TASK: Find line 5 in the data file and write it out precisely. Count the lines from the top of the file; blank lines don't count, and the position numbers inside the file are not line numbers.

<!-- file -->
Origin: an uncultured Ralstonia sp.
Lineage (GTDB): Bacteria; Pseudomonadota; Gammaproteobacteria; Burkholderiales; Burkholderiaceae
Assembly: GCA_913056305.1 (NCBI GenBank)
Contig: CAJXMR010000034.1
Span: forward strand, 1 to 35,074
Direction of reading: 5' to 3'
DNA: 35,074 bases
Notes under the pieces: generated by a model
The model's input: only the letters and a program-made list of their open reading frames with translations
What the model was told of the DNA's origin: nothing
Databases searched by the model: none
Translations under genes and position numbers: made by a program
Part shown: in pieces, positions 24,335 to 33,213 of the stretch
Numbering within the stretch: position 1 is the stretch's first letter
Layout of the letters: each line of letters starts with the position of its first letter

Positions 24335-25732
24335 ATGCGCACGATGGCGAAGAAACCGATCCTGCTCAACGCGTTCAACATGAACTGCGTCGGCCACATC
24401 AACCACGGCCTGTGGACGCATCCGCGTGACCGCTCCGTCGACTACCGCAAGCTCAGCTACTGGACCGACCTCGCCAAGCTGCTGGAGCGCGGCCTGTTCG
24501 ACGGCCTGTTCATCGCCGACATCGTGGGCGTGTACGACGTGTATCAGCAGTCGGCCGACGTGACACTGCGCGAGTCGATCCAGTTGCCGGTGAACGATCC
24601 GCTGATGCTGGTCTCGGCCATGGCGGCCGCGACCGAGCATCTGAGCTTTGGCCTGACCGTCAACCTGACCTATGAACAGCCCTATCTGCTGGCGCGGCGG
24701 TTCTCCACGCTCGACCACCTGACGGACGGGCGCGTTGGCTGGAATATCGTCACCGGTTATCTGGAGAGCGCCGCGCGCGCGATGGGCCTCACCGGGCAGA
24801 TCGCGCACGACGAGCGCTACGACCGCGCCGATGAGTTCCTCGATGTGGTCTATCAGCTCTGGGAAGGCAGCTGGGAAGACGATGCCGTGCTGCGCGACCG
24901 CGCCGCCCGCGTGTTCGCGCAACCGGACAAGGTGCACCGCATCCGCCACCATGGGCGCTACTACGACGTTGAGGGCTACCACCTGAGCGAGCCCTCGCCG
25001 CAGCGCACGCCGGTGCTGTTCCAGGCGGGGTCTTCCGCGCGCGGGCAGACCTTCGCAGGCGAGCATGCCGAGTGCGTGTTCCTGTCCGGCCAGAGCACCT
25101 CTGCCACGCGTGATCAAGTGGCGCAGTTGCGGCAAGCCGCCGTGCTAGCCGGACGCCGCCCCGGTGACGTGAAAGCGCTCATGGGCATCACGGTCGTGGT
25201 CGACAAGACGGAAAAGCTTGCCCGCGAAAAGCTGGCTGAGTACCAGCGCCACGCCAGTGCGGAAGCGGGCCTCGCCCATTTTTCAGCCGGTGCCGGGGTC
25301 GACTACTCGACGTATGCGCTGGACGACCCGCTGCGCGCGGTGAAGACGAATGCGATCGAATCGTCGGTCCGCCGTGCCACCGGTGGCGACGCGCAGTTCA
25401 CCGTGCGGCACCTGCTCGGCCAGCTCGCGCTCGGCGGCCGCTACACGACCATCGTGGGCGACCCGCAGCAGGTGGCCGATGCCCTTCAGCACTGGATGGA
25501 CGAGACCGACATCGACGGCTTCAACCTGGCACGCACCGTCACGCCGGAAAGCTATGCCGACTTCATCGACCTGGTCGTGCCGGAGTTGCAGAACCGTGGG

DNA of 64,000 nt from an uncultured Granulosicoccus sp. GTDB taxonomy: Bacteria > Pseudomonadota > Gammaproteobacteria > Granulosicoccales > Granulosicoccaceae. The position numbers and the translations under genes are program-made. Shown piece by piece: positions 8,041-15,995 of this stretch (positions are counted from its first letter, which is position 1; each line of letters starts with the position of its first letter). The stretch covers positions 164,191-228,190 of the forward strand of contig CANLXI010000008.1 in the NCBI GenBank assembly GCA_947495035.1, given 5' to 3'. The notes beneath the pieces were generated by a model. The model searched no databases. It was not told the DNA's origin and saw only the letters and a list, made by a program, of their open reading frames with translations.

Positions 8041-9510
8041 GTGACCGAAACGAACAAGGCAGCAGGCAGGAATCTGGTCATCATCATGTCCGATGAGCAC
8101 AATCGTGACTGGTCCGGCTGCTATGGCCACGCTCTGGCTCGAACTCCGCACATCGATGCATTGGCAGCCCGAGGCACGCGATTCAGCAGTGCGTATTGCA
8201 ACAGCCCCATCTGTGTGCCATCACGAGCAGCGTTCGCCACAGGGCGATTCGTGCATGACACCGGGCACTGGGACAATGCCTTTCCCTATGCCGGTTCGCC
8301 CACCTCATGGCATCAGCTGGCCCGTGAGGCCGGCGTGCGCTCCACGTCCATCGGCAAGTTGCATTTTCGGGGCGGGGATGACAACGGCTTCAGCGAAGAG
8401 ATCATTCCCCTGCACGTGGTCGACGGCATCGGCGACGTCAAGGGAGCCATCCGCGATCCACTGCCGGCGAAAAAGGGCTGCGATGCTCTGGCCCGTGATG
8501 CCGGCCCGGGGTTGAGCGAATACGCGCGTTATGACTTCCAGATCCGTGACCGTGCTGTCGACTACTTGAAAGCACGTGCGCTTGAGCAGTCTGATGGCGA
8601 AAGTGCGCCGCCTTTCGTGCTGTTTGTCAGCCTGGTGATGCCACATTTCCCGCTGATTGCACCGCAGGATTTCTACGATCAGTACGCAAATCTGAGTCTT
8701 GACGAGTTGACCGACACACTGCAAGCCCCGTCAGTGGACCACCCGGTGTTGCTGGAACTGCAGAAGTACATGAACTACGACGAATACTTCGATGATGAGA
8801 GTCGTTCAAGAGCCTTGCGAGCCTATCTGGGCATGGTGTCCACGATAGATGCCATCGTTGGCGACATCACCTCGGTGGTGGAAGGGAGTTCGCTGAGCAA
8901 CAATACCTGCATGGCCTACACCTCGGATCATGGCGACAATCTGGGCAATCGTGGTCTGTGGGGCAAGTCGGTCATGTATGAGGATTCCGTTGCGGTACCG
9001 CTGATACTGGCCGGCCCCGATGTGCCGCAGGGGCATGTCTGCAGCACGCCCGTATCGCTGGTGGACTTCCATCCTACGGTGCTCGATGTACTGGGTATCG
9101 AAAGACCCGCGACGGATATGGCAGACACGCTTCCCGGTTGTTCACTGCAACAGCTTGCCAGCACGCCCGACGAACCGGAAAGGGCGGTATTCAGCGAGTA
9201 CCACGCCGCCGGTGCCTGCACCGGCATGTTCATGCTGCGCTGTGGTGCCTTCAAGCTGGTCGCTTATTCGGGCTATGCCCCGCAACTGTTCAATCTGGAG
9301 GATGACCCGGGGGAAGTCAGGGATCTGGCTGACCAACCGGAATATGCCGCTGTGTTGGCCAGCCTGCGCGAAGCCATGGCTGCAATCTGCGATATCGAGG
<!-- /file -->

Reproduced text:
Span: forward strand, 1 to 35,074